Built to Rent
On Fri, 11 Jun 2021 20:19:55 -0500, Vic Smith
On Sat, 12 Jun 2021 04:08:18 +1000, "Rod Speed" wrote:
wrote in message
On Fri, 11 Jun 2021 14:32:47 +1000, "Rod Speed"
wrote in message
On Fri, 11 Jun 2021 06:36:31 +1000, "Rod Speed"
" wrote in message
On Thursday, June 10, 2021 at 12:43:34 PM UTC-4, Rod Speed wrote:
Rod Speed wrote
Yours is stick built and the way the roof
water is done is completely ****ed.
What's ****ed about the roof water?
That short section lying on the ground next to the path
isnt going to last long and the vertical looks bad too.
It's standard aluminum downspout.
The horizontal bit on the ground isnt.
Nearly every house in the U.S. has the same thing
Not the horizontal bit on the ground.
and it lasts as long as it needs to.
The horizontal bit on the ground doesn't.
That is just getting the water away from the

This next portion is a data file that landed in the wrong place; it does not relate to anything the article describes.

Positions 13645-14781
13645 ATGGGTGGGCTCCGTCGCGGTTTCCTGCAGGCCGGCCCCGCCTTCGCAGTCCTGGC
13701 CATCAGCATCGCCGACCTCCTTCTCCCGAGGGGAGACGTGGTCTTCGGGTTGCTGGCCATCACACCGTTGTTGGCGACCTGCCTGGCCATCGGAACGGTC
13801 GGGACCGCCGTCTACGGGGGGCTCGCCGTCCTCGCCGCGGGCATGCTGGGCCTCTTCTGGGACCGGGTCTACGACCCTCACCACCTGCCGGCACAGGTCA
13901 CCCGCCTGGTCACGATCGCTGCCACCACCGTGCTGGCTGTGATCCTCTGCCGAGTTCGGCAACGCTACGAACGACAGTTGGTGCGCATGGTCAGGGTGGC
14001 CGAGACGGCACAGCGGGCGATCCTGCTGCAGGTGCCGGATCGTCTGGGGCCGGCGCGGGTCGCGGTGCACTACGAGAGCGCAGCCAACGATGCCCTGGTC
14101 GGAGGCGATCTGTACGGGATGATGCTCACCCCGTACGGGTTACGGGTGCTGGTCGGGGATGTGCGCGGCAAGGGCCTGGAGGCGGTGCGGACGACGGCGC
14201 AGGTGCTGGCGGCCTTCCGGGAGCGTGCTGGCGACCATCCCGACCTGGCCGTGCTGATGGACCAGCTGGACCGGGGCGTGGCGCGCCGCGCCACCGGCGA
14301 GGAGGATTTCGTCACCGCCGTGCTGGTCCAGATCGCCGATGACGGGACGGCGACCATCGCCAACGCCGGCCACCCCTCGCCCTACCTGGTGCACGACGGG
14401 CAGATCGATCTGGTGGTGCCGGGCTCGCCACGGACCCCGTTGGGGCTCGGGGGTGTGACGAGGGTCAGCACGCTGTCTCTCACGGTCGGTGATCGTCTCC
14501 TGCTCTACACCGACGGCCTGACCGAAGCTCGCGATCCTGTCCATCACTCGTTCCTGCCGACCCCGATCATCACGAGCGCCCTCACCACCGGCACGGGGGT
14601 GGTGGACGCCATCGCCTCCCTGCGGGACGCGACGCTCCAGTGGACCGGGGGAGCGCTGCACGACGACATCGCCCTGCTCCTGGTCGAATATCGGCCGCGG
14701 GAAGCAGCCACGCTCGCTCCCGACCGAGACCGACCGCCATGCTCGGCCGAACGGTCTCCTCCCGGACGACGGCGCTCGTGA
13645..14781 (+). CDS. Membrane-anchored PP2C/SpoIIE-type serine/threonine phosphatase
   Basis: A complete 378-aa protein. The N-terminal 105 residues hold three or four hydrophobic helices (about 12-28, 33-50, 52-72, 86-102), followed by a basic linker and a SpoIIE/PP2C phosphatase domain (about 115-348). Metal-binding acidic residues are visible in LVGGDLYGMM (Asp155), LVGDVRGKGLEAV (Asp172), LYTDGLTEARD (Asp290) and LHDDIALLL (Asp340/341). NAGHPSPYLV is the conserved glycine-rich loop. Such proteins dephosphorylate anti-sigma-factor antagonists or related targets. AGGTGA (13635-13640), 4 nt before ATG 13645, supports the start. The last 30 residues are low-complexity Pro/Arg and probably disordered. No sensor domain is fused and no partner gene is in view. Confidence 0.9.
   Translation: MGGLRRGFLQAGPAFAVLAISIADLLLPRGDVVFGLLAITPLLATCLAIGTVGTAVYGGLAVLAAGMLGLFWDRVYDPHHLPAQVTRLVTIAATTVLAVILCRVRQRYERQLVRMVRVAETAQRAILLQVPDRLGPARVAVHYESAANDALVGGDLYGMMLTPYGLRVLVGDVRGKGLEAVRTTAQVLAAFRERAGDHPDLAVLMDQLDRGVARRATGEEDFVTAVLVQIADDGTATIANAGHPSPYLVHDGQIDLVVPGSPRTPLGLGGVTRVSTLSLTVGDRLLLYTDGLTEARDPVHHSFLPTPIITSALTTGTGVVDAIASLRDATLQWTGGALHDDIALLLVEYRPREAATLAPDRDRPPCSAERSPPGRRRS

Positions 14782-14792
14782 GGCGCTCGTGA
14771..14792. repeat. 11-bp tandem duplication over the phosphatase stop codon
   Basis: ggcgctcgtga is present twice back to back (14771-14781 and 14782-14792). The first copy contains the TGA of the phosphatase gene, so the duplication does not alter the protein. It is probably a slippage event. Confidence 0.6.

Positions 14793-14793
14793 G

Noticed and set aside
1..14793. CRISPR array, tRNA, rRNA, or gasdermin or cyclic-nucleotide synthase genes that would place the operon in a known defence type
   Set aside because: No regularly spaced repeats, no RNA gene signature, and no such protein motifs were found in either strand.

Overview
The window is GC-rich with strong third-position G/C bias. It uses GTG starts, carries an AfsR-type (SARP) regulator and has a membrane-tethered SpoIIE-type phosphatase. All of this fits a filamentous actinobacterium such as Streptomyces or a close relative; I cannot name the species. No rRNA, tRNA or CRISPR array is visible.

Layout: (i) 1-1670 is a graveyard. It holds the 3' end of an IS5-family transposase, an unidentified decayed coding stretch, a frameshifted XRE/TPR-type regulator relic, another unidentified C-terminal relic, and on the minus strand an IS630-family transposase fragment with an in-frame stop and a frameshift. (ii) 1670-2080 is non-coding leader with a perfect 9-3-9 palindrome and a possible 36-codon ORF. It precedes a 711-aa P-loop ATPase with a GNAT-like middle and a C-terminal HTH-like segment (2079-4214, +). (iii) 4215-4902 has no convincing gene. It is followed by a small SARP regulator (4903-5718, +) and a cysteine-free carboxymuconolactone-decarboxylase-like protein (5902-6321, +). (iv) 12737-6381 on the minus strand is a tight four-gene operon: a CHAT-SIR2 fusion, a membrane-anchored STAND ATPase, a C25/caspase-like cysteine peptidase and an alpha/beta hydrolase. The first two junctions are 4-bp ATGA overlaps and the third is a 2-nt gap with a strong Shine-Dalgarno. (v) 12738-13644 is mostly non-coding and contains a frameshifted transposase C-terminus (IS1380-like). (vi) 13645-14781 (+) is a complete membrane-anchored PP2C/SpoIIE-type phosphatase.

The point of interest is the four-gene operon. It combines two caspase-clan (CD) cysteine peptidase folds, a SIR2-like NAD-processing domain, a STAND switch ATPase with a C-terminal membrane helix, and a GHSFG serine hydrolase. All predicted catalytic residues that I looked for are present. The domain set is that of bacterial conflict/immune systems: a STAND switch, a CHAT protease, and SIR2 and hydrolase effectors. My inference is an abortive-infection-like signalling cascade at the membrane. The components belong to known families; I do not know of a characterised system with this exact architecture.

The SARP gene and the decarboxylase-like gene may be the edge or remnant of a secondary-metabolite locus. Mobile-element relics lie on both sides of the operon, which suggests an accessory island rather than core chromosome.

house so the basement is not as likely to flood.
A chain works much better when you have a decent eave.
They usually use splash blocks for that.
And that would last much longer.
I guess an extra 3" of aluminum was cheaper.
It's a lot more than 3", you presumably meant 3'
Still a ****ed way to do it.
I agree but these houses were built on the cheap.
My bet, with renters that thing won't last a week.
Yeah, that's what I meant. With a chain the worst that
can happen is some little kid tries to climb it and it
pulls out of the gutter and has to be put back.
You know nothing about water drainage from foundations.
Rain chains are basically a yuppie decoration.
No, they are a downspout that will never block up, freeze and
split!!! The only real downspout solution in forested or semi-forested
areas with extreme weather. A regular downspout plugs up with leaves
or pine needles, water backs up from a thaw and splits the downpipe
when the temperature drops. Doesn't matter if the downspout is ABS,
aluminum, galvanized, copper, pvc, or cast iron - if it freezes it
splits. The chain just turns into a post and with a good strong wind
on a sunny day turns back into a chain